What about your Ego?

Yoga is martial arts

The ego is such an interesting thing in every human. Most people wish they didn’t have it, or think they don’t have it. But unconsciously our ego directs a lot of our thoughts and actions. And ultimately it decides if we feel good or bad about ourselves.

The reason why I find the ego so interesting is because it is an identity we have constructed ourselves, an identity, which is false, and not connected to the Self. We believe that our personality, talents, abilities and skills are the self, but in fact it is all artificial, it is created in the mind.

The ego is an active and very dynamic part of our personality and it just loves to create drama in our lives. It blurs our vision about who we really are and what we are really capable of. It always compares you with others and at times it will create a feeling of superiority, it will tell you that you are better, more beautiful, more successful, smarter, etc than the other person. Other times it will create feelings of insecurity, jealousy, not being enough, etc. It blames you for not giving it the attention it needs.

How I like to see the ego is like a little child. It needs constant care, if you don’t feed it, it will cry, if you don’t give it love, it will turn into a needy kid, if you don’t discipline it, it will become arrogant.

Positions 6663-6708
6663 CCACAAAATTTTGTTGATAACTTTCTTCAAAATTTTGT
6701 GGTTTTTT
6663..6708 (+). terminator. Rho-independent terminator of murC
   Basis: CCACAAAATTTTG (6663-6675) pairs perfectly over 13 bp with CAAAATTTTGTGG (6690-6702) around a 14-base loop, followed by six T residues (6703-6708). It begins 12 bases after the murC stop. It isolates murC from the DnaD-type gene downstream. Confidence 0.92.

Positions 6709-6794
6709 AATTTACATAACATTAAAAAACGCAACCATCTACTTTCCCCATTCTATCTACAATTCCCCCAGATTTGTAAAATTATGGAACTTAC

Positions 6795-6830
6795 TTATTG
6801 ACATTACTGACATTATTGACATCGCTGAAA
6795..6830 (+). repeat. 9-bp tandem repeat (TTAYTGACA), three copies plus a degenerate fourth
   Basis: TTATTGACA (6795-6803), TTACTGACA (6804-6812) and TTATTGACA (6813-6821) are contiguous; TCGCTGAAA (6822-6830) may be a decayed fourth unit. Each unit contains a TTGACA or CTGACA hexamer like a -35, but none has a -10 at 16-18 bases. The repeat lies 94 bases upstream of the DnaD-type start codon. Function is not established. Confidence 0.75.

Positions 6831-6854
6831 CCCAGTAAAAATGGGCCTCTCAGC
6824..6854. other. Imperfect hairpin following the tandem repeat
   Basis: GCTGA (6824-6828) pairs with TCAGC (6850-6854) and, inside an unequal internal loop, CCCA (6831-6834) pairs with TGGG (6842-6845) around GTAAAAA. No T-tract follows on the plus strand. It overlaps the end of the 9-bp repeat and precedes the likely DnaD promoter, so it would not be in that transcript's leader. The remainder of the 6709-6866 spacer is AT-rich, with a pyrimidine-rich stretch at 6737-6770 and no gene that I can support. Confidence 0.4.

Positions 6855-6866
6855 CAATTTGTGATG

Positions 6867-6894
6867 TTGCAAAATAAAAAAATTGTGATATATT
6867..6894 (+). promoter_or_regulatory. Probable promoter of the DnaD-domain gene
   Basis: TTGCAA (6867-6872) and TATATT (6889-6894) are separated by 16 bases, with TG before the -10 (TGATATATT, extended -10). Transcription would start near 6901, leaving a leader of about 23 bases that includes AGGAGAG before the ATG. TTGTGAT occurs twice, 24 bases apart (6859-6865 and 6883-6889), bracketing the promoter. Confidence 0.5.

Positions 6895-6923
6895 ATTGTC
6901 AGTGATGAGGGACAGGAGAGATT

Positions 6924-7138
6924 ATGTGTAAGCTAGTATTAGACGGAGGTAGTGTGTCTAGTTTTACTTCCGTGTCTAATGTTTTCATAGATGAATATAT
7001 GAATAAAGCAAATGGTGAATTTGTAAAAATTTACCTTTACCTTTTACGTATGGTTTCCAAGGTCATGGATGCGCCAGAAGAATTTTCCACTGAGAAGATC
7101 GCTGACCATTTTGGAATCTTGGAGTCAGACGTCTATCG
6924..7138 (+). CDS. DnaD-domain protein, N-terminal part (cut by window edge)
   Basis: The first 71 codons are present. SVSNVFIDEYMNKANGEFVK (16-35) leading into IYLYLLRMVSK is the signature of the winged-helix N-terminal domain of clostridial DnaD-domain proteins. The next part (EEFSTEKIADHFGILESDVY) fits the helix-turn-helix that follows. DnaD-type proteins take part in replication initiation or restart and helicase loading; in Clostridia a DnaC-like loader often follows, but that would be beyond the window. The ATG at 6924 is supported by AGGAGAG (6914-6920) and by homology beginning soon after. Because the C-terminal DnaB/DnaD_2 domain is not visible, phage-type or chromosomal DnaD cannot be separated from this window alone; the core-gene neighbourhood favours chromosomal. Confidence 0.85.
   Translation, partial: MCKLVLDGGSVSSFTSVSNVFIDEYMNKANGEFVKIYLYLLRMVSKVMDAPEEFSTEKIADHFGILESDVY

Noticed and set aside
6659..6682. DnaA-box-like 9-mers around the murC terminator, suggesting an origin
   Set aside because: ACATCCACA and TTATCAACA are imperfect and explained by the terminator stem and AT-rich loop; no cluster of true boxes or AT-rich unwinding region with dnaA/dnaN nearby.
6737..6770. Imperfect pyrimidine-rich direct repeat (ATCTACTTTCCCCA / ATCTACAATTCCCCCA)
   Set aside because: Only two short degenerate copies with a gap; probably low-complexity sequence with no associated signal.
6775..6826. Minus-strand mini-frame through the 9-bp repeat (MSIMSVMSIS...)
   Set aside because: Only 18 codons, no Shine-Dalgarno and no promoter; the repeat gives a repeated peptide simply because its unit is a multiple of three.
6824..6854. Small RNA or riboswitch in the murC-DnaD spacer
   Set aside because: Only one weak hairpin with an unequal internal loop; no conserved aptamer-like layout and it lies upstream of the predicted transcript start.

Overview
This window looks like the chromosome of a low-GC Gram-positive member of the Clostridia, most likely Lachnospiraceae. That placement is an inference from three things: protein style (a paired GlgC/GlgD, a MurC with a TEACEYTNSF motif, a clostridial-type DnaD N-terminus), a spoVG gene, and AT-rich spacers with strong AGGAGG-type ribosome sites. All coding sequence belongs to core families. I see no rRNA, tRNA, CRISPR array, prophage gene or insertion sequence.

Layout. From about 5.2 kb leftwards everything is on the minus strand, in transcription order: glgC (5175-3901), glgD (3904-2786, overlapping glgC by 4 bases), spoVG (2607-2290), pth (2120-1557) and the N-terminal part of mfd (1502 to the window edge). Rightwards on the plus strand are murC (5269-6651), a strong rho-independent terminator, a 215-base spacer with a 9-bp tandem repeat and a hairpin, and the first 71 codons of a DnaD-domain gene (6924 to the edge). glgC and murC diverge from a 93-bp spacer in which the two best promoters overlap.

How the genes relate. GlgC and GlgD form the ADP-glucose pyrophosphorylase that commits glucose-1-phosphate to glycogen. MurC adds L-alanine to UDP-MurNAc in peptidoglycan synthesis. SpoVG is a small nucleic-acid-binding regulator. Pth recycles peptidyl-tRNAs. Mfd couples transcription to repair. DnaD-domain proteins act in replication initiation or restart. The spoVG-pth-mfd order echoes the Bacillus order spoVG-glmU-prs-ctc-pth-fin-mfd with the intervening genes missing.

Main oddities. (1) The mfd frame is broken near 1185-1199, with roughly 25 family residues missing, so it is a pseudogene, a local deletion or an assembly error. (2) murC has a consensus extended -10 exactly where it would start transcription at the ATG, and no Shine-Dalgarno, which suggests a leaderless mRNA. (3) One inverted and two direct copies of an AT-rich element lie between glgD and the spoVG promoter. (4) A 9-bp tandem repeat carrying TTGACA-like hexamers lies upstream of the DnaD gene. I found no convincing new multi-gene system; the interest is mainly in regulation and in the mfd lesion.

Lately I have become more and more aware of my ‘battle’ or encounters with my own ego. Teaching yoga has shown me the needs of my ego more clearly. When people are satisfied, I am happy, I feel good about myself. But when people do not return, walked off quickly or left class early, I start doubting myself, wondering if it is something I did or didn’t do.

Even though these feelings are the most normal thing to occur, it is also a habit pattern. Something that happens because you just don’t know any better. Because your whole life you have measured yourself to others, praised yourself based on that and created a feeling of self in correspondence to this.

The easy thing to say is: let it go. Don’t doubt yourself, stay close to yourself and all will fall into place. But how do you put that into practice? How do you avoid these feelings entering your mind, heart and being? One explanation that has helped me a lot comes from my beloved yoga teacher Kate Holcombe. She explained that the mind (read ego) is the blind man. He is strong, fit, healthy, but blind. The Self is lame, it can’t walk on its own, but it can see. The mind (ego) and the Self need each other and so the Self rides piggy back on the mind. Because of this, the mind now has the ability to see, and therefore forgets it is the Self who sees, not him. He beliefs he doesn’t need the Self and takes over, so he bumps into things, runs around without clear vision and creates suffering along the way.